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  1. #11
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    No, we don't. On the advice of a few canine behaviourist we've been told it is much better to walk your dogs a couple of times a week, then do other activities with them the other days. Dogs using their brain get more satisfaction and happily tired out than just plain walking.

    We play 'treasure hunt' sniff and find games, they work for their food through puzzle toys, and for the younger (8 years old) dog we do occasional zoomies in the backyard with DH and I joining in. Once we started this sort of routine instead of only walking, neither of our dogs were destructive in any way.

    Walking is also stressful for some dogs (including mine) if they have issues with other dogs, cars or an owner who is nervous about taking them out.

    Walking your dog is fine, but it's not the only way for them to get exercise and be stimulated.

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    Calstar  (05-11-2016),Shoopuf  (05-11-2016),smallpotatoes  (05-11-2016)

  3. #12
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    Default The question for those that own a dog

    We have a border collie and to be honest we don't walk him very often at all. We do go out and throw the ball for about 1/2 an hour a couple of times a day and one of our friends drops her dog off at least once a week so he gets a good run around then too.
    Last edited by Happymum2; 06-11-2016 at 08:59.

  4. #13
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    We have a border collie too and I used to when ours was younger and we lived in suburbia. But now she's 10 and we live on a farm, so I don't walk her daily. She has the run of the acre house block, we go for a bush walk sometimes and the kids play with her, so she still gets exercise, but not a daily walk. She loves to do what I call her hot laps of the driveway (circular and she cuts through the garden sometimes to leap off the levels) a few times every day and then has a sleep for a few hours

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  6. #14
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    Our dogs don't get walked every day. I can't wrangle a one year old and two medium size, fairly boisterous dogs by myself, and DH often works long hours. So a few times a week. But we have two dogs so they chase each other around the yard and wear each other out and we play in the yard too.

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    Really depends on the dog... some breeds are more active than others and some need more stimulation than others.
    We adopted a Rottweiler puppy who we used to take on walks and trips (beach, hiking) but as he aged we had to cut back now he gets a 5 min walk up the road (more for a sniff around)
    Maybe getting a mature dog might be best if you can't walk everyday.

  8. #16
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    We have an active dog and I walk him two- three times a week and dog park three times a week sometimes. Exercise isn't mostly important this is a lie mind games are more important.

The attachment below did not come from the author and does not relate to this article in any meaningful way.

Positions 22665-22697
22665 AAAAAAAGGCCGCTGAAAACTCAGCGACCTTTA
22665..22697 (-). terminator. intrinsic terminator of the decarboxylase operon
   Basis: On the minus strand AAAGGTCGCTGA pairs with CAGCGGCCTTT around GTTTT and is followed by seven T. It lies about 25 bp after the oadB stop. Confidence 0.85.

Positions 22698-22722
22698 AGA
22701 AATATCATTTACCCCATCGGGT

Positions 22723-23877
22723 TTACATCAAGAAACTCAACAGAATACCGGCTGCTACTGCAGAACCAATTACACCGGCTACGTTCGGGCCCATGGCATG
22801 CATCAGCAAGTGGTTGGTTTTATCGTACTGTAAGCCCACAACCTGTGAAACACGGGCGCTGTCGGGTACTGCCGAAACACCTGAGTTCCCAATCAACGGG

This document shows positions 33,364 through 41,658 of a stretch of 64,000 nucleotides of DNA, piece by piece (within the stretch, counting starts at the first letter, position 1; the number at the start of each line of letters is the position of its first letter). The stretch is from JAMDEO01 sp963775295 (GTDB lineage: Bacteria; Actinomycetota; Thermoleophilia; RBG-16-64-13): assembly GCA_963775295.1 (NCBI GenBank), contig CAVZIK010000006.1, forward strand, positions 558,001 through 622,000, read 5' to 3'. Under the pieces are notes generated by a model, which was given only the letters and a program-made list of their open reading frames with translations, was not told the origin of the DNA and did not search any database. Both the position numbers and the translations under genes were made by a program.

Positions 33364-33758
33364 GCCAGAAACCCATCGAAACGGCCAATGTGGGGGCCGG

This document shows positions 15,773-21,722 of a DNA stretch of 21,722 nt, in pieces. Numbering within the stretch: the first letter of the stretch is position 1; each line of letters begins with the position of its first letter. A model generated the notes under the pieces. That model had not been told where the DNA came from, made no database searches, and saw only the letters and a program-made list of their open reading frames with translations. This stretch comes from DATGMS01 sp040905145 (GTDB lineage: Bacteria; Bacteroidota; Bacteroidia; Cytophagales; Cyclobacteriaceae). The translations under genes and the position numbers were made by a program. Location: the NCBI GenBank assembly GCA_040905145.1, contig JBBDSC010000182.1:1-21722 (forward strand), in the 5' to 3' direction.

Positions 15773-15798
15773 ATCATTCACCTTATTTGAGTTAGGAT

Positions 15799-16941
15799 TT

Now we don't have two dogs we send our dogs to dog day care once a week for socialising

  9. #17
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    Quote Originally Posted by HillDweller View Post
    No, we don't. On the advice of a few canine behaviourist we've been told it is much better to walk your dogs a couple of times a week, then do other activities with them the other days. Dogs using their brain get more satisfaction and happily tired out than just plain walking.

    We play 'treasure hunt' sniff and find games, they work for their food through puzzle toys, and for the younger (8 years old) dog we do occasional zoomies in the backyard with DH and I joining in. Once we started this sort of routine instead of only walking, neither of our dogs were destructive in any way.

    Walking is also stressful for some dogs (including mine) if they have issues with other dogs, cars or an owner who is nervous about taking them out.

    Walking your dog is fine, but it's not the only way for them to get exercise and be stimulated.

    This is me, I get nervous walking dogs as well because of a few dog attack incidents when I was younger.

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  11. #18
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    I'm also thinking about an indoor cat or dog, at least they'll have more attention from us, especially in winter when it gets very cold here in Melb.

    Any recommendations to look out for (cat/dog) that are:
    - cuddly (I want a cat to sit on my lap ;-)
    - don't shed much (both dog or cat)
    - friendly with kids


    Thanks!
    Last edited by Rebecca79; 05-11-2016 at 15:23.

  12. #19
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    Burmese cats are incredibly friendly and good with kids. They're often called the "dogs" of the cat world as they are quite chilled and love being indoors.

  13. #20
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    I think a Burmese of Rag doll cat is going to suit your house and lifestyle


 

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